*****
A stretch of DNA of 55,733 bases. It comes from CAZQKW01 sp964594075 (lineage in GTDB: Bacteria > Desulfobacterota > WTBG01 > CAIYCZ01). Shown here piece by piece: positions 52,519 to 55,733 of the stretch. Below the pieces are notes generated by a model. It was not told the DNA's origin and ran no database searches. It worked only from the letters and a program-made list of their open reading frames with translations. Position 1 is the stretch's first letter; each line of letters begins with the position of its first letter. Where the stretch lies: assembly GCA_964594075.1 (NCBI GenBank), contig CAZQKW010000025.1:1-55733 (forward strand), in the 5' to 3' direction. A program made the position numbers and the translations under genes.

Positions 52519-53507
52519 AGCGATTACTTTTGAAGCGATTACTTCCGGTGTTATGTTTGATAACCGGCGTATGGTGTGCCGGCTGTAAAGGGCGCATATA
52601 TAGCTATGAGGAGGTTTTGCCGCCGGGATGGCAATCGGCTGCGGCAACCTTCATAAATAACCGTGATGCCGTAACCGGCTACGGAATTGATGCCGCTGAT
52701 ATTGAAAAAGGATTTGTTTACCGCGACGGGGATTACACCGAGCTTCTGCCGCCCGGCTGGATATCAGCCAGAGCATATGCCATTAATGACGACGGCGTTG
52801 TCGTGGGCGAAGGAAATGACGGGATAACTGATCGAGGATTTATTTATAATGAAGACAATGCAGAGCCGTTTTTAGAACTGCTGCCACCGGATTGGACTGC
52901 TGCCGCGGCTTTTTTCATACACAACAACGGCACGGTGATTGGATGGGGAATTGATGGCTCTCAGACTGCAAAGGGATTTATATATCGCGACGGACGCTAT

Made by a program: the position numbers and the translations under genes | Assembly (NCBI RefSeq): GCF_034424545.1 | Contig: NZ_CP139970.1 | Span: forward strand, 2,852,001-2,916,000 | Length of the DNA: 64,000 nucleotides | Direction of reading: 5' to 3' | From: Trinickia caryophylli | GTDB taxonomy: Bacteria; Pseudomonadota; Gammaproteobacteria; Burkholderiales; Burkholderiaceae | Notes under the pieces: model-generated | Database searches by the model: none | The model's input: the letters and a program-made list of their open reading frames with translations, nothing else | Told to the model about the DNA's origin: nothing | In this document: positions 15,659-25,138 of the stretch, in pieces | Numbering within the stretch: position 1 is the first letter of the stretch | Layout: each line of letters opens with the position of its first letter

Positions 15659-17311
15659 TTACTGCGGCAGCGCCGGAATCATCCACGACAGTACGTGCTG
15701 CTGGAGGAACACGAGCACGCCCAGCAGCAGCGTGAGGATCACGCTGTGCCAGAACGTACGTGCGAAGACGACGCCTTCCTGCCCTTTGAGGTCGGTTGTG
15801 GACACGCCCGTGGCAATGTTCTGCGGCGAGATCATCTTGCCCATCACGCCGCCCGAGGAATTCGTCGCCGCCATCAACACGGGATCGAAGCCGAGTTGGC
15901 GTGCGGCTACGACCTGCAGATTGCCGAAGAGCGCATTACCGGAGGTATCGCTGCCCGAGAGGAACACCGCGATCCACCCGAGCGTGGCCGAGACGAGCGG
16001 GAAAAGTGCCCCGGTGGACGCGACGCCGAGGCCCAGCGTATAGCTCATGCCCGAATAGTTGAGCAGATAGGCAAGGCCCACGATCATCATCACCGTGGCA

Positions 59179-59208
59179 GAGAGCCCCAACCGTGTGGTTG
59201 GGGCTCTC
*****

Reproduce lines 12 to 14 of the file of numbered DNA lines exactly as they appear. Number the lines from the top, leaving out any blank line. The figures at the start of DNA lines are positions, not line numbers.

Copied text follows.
15801 GACACGCCCGTGGCAATGTTCTGCGGCGAGATCATCTTGCCCATCACGCCGCCCGAGGAATTCGTCGCCGCCATCAACACGGGATCGAAGCCGAGTTGGC
15901 GTGCGGCTACGACCTGCAGATTGCCGAAGAGCGCATTACCGGAGGTATCGCTGCCCGAGAGGAACACCGCGATCCACCCGAGCGTGGCCGAGACGAGCGG
16001 GAAAAGTGCCCCGGTGGACGCGACGCCGAGGCCCAGCGTATAGCTCATGCCCGAATAGTTGAGCAGATAGGCAAGGCCCACGATCATCATCACCGTGGCA